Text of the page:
Once magnets 202, 204 are positioned near ferromagnetic element 207, ferromagnetic element 206 can be interposed between magnets 203, 205 and ferromagnetic element 207 can be retracted to a position, for example, above magnets 202, 204. As shown in FIG. 5, magnets 203, 205 can be attracted towards ferromagnetic element 206, while magnets 202, 204 can repel from each other. The repulsion of magnets 202, 204, along with the attraction of magnets 203, 205 towards ferromagnetic element 206, can move magnets 203, 205 towards ferromagnetic element 206, and actuate first rack 218 and second rack 220. The above process can then be repeated by interposing ferromagnetic element 207 between magnets 202, 204, and removing ferromagnetic element 206 from in between magnets 203, 205.

Referring to FIG. 6, an additional embodiment of an energy conversion device 300 is shown comprising two of the devices 200 shown in FIGS. 2-4 connected to form a unitary device. In these embodiments, energy conversion devices 200 can be coupled together by a mechanical coupling element 302, which can be, for example, a chain or the like. In some embodiments, mechanical coupling element 302 can be connected to each mechanical element such that the movement of the mechanical elements can be synchronized, which facilitates coupling the energy output of multiple devices 200. Although FIG. 6 shows an embodiment where two energy conversion devices are coupled to form a unitary device, one of ordinary skill in the art will recognize that embodiments with additional numbers of energy conversion devices connected together are contemplated and are within the scope of the present disclosure.

In some embodiments, ferromagnetic elements 206, 207 can be connected to support bar 304 which allows the ferromagnetic elements to be selectively interposed between the first magnets 202, 203 and the second magnets 204, 205 of both energy conversion devices 200. Generally, support bar 304 can be connected to a motor or the like to actuate support bar 304 and facilitate interposing the ferromagnetic elements between the magnets. In one embodiment, the motor can be in communication with and controlled by a CPU of a computer system that can be programmed to selectively interpose ferromagnetic elements 206, 207 between first magnets 202, 203 and second magnets 204, 205 at desired time intervals.

As described above, in some embodiments the energy conversion devices of the present disclosure can comprise an actuation device having a counter-balance system, a motor or a combination thereof. FIG. 7 shows one embodiment of an actuation device 500 that can be connected to ferromagnetic element 502 via cable 504. In some embodiments, actuation device 500 can comprise a counter-balance system having a plurality of weights 504, 506 housed in a plurality of weight holders 508, 510. As shown in FIG. 7, weights 504 can be connected by bar 512, while weights 506 can be connected by bar 514. Connecting weights 504, 506 with bars 512, 514 facilitates coupling the weights with connection element 516, which can be provided on cable 504. Generally, connection element 516 can be a hook or the like suitable for connecting with and lifting bars 512, 514. Additionally, in some embodiments, motor 517 can be connected to cable 504 to facilitate raising and/or lowering ferromagnetic element 502.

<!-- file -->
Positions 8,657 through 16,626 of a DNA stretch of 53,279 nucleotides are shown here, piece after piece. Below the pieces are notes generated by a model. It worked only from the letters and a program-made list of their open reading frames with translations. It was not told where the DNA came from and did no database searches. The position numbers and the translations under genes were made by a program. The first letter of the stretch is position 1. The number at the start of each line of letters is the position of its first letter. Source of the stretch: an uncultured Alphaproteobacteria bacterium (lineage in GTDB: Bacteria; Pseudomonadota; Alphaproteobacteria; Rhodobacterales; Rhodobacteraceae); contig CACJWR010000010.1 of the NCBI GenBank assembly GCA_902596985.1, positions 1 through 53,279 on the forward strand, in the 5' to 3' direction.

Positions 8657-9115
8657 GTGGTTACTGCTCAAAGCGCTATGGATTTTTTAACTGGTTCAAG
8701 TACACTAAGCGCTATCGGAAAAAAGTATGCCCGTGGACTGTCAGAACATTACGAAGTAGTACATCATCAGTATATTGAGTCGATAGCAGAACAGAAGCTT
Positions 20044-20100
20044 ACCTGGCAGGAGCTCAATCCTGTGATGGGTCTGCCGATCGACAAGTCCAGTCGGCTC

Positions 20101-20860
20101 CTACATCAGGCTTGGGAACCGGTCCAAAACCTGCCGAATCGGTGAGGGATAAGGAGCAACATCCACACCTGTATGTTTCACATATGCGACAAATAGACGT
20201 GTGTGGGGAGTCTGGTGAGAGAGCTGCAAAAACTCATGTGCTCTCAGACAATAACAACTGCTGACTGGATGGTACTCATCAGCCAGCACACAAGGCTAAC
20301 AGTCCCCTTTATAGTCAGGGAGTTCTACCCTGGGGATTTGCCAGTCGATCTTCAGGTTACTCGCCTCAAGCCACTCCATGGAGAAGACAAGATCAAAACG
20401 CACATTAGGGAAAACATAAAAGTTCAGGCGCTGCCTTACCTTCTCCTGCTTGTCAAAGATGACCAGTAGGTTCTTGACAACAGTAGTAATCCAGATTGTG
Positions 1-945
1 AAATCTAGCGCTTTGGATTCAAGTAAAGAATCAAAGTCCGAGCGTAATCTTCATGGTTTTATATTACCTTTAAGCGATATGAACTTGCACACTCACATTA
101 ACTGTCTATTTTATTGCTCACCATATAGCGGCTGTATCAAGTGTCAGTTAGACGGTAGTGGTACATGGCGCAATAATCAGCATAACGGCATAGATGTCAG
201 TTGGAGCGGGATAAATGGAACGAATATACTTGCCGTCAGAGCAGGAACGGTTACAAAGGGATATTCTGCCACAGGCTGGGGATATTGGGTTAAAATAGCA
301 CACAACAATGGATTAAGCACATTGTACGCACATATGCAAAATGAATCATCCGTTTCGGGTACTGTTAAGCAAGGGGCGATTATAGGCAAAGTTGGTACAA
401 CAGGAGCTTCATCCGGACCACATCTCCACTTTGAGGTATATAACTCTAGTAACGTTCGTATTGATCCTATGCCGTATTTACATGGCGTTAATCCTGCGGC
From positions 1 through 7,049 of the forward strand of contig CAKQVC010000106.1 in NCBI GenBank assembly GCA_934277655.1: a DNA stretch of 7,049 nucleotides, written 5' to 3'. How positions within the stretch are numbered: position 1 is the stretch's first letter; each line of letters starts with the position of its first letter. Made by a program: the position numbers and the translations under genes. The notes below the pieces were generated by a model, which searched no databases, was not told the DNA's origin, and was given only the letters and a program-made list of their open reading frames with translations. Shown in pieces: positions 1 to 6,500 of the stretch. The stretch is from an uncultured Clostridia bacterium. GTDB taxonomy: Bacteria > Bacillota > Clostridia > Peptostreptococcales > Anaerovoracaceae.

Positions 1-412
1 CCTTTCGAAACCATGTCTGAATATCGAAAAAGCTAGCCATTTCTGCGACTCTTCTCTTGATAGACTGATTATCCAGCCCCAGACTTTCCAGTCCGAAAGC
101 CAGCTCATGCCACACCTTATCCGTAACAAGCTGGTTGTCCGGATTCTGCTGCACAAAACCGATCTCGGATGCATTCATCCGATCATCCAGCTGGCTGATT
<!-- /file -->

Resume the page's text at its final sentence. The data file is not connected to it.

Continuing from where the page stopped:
During operation, gravity can pull ferromagnetic element 502 down towards magnets 518, 520, which can cause connection element 516 to move upwards and engage bars 512, 514. As shown in FIG. 7, magnets 518, 520 can be connected to a mechanical element 530 by magnet supports 532, 534. Mechanical element 530 can be, for example, a rack and pinion system as described above. Once connection element 516 engages bars 512, 514, weights 506, 504 can be lifted out of weight holders 508, 510 and act as counter-balance to ferromagnetic element 502 such that the downward movement of ferromagnetic element 502 can be slowed down and/or stopped by the counter-balance weight. One of ordinary skill in the art can empirically adjust the counter-balance system to slow and/or stop the downward motion of ferromagnetic element 502 at desired locations such as, for example, in between magnets 518, 520. In some embodiments, motor 517 can actuate cable 504 to pull ferromagnetic element 502 upwards, which can lower connection element 516 and return weights 504, 506 to weight holders 508, 510.

The magnets of the present disclosure can be any magnets suitable for use in energy device applications including, for example, ceramic magnets, ferrite magnets (BaFe2O3 or SrFe2O3), samarium cobalt magnets (SmCo5 or Sm2Co17), neodymium iron boron (NIB) magnets (Nd2Fe14B), Alnico magnets, and combinations thereof. The ferromagnetic materials of the present disclosure can be any ferromagnetic material suitable for use in energy conversion application. Suitable ferromagnetic materials include, for example, iron, nickel, cobalt, gadolinium, various alloys of these metals, other chemicals having suitable ferromagnetic properties, and combinations thereof.

The embodiments above are intended to be illustrative and not limiting. Additional embodiments are within the claims. Although the present invention has been described with reference to particular embodiments, workers skilled in the art will recognize that changes may be made in form and detail without departing from the spirit and scope of the invention.

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Classifications
U.S. Classification310/80
International ClassificationH02K7/06
Cooperative ClassificationH02K53/00
European ClassificationH02K53/00